The days of “dumb” industrial power supplies that simply hummed along pumping out amperes at fixed voltages are receding in the rear-view mirror. Intelligent power management, to mix an automotive metaphor, driven a little by green sensitivity and a lot by practical economics, is looming in the windshield as a critical tool in managing profit and loss. Two new and complementary modes of industrial power management deserve a close look: Power over Ethernet (PoE), particularly the PoE-Plus variety, and PMBus (“PM” for power management).
FROM THE FIELDBUSES
It may seem a little surprising to find Ethernet mentioned in the same breath as control systems. It’s also possibly somewhat strange to find PoE, originally conceived as a way to power Voice over Internet Protocol (VoIP) enterprise telephones, in a factory-control environment. Yet there is method to the madness.
Industrial networks connecting sensors, actuators, and the computers that monitor and control them have been largely implemented as fieldbuses (Table 1), which are industrial networks intended specifically for real-time monitoring and control (see “Networking Ignites The New Industrial Revolution”). They typically comprise a physical layer and a data protocol that accommodates basic control elements: sensors and actuators, plus programmable logic controllers (PLCs) and proportional integral differential (PID) controllers.
Fieldbuses evolved from early current-loop monitor and control systems that used analog techniques to measure and control devices remotely into faster and more sophisticated systems. However, they often were proprietary and weren’t interoperable with other fieldbuses.
On the positive side, these fieldbuses provided and continue to provide deterministic, hard-real-time control. On the negative, they are architecturally primitive and challenging to implement at higher levels of complexity.
As industrial control networks evolve into formal networks populated with large numbers of sensors and controlled devices, industrial control using Ethernet (IEEE 802.3) grows in appeal. It is the standard for data-communications networks. Also, economies of scale make Ethernet servers, switches, and software relatively cheap, given the high sophistication of their functionality. Most attractively, Ethernet provides software hooks not only for monitoring and control, but for data collection and analysis and even for accounting functions as well.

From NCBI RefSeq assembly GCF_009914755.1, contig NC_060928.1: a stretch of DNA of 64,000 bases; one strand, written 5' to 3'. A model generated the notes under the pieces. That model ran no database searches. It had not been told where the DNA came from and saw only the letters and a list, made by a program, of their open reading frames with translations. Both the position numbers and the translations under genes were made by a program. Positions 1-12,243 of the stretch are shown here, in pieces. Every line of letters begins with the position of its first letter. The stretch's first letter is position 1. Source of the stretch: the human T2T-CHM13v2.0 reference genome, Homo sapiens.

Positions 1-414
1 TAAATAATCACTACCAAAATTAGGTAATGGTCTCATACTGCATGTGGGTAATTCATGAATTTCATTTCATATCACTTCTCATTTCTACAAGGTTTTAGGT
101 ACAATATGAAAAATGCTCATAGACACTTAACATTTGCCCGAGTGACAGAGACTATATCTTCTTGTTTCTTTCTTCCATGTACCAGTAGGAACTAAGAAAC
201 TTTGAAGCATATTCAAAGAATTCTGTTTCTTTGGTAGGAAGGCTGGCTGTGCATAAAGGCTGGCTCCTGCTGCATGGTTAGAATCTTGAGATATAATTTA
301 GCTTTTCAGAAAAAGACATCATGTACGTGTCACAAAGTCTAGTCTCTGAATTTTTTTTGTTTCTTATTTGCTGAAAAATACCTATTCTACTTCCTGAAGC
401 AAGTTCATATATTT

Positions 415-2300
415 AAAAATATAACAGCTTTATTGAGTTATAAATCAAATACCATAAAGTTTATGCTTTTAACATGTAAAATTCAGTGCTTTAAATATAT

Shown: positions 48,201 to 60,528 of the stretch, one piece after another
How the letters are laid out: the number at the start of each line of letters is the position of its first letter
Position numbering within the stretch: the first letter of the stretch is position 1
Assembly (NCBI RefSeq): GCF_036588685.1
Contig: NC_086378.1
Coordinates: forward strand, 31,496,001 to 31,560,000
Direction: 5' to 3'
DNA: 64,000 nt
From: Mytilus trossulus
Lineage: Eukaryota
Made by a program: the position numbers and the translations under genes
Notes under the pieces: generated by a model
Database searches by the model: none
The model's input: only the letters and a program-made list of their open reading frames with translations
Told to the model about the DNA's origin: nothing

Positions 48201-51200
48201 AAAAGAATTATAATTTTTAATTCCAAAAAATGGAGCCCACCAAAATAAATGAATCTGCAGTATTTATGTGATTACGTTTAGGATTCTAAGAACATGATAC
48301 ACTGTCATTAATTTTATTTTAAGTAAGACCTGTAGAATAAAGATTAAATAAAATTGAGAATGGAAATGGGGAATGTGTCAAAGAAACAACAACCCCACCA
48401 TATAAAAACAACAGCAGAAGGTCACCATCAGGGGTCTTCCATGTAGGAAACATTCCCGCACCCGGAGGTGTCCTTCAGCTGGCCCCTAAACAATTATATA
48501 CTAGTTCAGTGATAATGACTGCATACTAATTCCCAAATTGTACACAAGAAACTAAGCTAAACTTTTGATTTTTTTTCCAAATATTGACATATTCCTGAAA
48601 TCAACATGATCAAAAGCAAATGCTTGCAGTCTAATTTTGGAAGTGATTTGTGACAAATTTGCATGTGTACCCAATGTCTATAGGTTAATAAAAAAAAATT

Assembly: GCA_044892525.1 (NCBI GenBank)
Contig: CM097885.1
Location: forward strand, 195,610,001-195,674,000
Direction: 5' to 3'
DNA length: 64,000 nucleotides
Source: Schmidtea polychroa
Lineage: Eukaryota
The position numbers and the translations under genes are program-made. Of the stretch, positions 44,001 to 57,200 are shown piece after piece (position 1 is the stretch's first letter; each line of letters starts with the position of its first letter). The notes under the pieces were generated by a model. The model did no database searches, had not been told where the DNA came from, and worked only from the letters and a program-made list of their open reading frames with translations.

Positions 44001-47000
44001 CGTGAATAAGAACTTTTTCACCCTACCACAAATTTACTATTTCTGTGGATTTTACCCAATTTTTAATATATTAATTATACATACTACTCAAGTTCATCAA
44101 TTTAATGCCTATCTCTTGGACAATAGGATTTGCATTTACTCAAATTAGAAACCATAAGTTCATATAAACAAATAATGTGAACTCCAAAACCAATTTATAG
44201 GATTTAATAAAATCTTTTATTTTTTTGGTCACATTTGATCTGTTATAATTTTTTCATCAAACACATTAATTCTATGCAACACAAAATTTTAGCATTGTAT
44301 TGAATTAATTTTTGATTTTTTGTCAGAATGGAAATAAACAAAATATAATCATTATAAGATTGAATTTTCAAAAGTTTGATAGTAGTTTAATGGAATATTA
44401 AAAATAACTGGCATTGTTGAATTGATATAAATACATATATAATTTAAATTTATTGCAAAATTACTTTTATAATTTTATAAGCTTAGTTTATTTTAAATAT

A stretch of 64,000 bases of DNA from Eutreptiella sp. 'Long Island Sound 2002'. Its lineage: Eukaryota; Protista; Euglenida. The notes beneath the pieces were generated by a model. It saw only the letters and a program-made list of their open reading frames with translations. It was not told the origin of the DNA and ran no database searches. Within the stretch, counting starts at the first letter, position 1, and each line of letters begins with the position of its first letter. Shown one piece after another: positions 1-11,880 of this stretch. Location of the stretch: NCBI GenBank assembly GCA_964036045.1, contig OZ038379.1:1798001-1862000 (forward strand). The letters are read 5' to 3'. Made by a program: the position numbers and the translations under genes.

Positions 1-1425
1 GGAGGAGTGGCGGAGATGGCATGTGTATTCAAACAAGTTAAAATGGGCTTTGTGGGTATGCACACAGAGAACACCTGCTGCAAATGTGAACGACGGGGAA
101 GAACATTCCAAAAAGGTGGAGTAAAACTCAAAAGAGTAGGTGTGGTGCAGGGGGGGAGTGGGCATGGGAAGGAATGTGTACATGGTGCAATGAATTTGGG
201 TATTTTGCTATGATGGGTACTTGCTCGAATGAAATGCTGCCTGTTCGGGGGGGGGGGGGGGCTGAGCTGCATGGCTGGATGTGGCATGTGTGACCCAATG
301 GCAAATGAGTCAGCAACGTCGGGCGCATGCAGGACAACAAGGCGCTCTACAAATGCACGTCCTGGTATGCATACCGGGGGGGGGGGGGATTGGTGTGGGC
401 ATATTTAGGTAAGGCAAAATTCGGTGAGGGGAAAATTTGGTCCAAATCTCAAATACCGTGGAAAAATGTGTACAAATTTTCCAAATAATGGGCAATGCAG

Ethernet is not determininstic, though. But that isn’t always essential, as there are often workarounds. And when hard real-time control is essential, such as when interrupts must be serviced in 100% predictable fashion, fieldbuses that can interoperate with Ethernet provide targeted solutions for those control loops.
Basic PoE began with Cisco’s proprietary approach for powering VoIP business phones over twisted-pair Ethernet cable. When Cisco opened up the standard, an IEEE 802.3 task force began to work on what became the IEEE 802.3af baseline PoE standard. PoE uses either the data pairs or the “spare” pairs in the cable to carry 48 V dc from the switch or midspan hub to the appliance at the other end of the cable. Data pairs are powered via center tap, while spare pairs are simply paralleled. The sense of the dc voltage doesn’t matter, thanks to a diode bridge ahead of the appliance-controller chip.
When work on 802.3af began, designers still didn’t know how much current a maximum-length CAT5 cable (or more critically, the RJ45 connectors on the ends of the cable) could handle. So, power was limited to 15 W (at 48 V dc) at the powered end of the cable, where the power source equipment (PSE) resides. That limitation in turn affected the powered device (PD) at the other end of the cable.
In terms of power management, basic PoE provided only a limited range of capabilities. (At this point, we’re only talking about PoE and office appliances.) That limited scope arose in response to observations that not every node in an Ethernet network in an office environment needed to be powered over its CAT5 cable. Moreover, even the devices at those nodes did not all need a full 15 W all the time.